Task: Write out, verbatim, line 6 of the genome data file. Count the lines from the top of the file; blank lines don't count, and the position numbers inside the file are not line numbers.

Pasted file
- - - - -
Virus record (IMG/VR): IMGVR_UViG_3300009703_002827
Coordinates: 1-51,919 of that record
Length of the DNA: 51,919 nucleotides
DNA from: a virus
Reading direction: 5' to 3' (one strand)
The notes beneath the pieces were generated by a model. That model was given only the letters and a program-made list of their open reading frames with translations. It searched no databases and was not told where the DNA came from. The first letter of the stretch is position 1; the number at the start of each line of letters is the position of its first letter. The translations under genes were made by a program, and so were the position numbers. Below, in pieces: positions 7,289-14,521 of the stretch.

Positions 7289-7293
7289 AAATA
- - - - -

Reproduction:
The notes beneath the pieces were generated by a model. That model was given only the letters and a program-made list of their open reading frames with translations. It searched no databases and was not told where the DNA came from. The first letter of the stretch is position 1; the number at the start of each line of letters is the position of its first letter. The translations under genes were made by a program, and so were the position numbers. Below, in pieces: positions 7,289-14,521 of the stretch.